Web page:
Larry Briggs was the next speaker. Larry told how he and Pernell had met 20 years ago through a mutual friend. Pernell was in Waycross and looking for a canoeing partner. Larry is a big canoer, often taking three-day canoeing trips across the Okeefenokee Swamp. Pernell wanted to canoe the Satilla River from Waycross all the way to the Georgia coast. They would canoe about 20 miles per day and Larry’s wife Beth would meet them at predetermined locations along the way. On the final day of their journey, it was taking longer than expected as they neared the ocean and the river got wider. A motor boat was speeding directly toward them. Pernell said, “Larry, do you think he sees us?” The boat’s waves almost capsized them as the boat got near. Finally, the old codger looked at Pernell and said, “I know you. I was watching you on TV the other night.” The guy raised his arms like he was pointing a gun at Pernell and said, “If I had a gun I would’ve shot you.” Larry and Pernell were not sure what to do except get closer to the shore. Finally, the guy said, “Well since I found you, I’ll go back and tell the misses.” It turned out that they were over an hour late and Beth was worried about them. She asked this old codger with a boat if he would mind going upriver to look for them. He didn’t seem inclined to do so until Beth told him, “The guy in the canoe is Adam Cartwright.” Larry told another story of how he and Pernell were in North Carolina. They had reservations at a hotel and as they entered they could hear this black couple arguing with the hotel manager. Somehow, the hotel didn’t have a room for them even though the couple had a confirmation number. The manager saw that Pernell was waiting and said, “Mr. Roberts, I have your room waiting.” The couple’s argument with the manager continued a little longer. Finally, Pernell had heard enough. He walked up to the manager and said, “I know how to resolve this situation. You told me that you have a room waiting for me.” He then looked at the hotel manager very sternly and said, “This couple can have my room. You don’t have a problem with that, do you?” The manager responded, “No sir, Mr. Roberts.” Pernell and Larry went to a relative’s house that lived nearby and slept on bunk beds that night.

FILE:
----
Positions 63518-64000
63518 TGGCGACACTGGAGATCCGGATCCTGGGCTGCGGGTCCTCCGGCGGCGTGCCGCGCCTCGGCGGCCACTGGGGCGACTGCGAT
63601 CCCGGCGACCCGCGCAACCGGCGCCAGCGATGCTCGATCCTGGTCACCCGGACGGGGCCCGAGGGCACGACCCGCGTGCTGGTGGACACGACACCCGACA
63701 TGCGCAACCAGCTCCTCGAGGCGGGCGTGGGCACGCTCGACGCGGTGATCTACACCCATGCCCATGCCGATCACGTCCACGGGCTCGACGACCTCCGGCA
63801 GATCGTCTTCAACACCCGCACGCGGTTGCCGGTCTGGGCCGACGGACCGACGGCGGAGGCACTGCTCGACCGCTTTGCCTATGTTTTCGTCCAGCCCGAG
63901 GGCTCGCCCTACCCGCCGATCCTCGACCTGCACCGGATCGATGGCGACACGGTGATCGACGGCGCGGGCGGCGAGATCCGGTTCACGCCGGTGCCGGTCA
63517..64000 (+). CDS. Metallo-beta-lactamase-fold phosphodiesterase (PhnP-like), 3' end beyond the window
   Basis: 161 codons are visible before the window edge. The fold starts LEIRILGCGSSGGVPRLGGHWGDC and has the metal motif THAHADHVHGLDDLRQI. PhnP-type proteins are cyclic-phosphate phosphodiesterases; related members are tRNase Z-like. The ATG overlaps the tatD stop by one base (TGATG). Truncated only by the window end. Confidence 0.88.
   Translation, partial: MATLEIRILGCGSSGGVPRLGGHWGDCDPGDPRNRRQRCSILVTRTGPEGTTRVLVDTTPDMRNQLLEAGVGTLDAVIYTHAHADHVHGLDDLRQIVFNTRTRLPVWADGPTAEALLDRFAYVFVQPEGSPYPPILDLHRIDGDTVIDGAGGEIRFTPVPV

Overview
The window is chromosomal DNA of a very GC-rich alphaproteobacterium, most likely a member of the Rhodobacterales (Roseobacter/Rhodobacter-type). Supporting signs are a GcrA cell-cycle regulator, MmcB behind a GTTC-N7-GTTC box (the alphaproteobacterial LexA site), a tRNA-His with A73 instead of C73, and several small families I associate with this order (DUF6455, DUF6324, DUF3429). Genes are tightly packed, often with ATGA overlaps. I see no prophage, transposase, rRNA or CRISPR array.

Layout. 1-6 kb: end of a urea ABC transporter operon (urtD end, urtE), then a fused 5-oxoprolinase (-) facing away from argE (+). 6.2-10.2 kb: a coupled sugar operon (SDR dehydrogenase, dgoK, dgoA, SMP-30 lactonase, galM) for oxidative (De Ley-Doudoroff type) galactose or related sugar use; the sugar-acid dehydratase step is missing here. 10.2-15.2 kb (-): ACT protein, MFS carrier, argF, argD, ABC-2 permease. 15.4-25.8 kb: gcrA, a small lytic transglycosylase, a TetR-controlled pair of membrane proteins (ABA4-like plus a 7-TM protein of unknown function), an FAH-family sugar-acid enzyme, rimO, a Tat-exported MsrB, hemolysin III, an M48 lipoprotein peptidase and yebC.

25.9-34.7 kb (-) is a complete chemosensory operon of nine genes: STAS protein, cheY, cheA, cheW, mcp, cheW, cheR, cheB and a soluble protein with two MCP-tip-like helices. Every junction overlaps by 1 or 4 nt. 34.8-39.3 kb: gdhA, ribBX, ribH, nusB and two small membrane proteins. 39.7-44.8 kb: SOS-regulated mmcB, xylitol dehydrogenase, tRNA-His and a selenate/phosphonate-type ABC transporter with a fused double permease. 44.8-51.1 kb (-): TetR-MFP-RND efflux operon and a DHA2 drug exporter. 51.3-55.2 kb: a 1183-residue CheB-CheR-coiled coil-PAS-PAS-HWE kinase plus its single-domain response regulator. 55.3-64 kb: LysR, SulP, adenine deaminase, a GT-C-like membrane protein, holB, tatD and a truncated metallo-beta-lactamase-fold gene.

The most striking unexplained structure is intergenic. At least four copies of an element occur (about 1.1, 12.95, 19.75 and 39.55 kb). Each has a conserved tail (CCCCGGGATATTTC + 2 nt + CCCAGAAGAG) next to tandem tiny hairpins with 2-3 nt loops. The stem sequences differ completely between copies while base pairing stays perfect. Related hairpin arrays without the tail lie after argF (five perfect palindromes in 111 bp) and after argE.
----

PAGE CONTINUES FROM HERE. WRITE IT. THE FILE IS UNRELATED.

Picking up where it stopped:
Eleanor Criswell, Pernell’s fourth and final wife, was the next speaker. She spoke of how she and Pernell were born in close proximity to each other. She in Jacksonville, Florida and him in Waycross, Georgia. She chose a career in academia and Pernell chose a career in theater. Their paths crossed in California while Pernell was filming Trapper John, M.D. in San Francisco. She talked about how Pernell was his own man. He did what Pernell wanted to do, not what others wanted him to do. She said that Pernell never voted. He didn’t play that game. She said that he loved the Gullah language that was spoken by the slaves of coastal Georgia and South Carolina. He spent a lot of time learning the language and even bought a Gullah Bible that he enjoyed reading. I know this for a fact because he read a few pages of that Bible to me back in 2007. Pernell loved trees and spent a lot of time in the yard pruning trees. He would even take along his red handled clippers when he traveled in case he found a tree that needed to be pruned. After Pernell’s first chemotherapy regimen they had traveled up to Novato and Eleanor had a dead oak tree out in her front yard. She was going to call a tree service, but Pernell decided he was going to fell the tree. He did. He was so proud of himself that the tree fell right where he predicted it would fall. Pernell was happy with his lifetime achievements and enjoyed reminiscing about old times. He had no regrets. He was surrounded by people he loved and people who loved him. She spoke of how happy she was to have spent the last 20 years of her life with Pernell. And, how she was happy to be there and provide his care during his final days.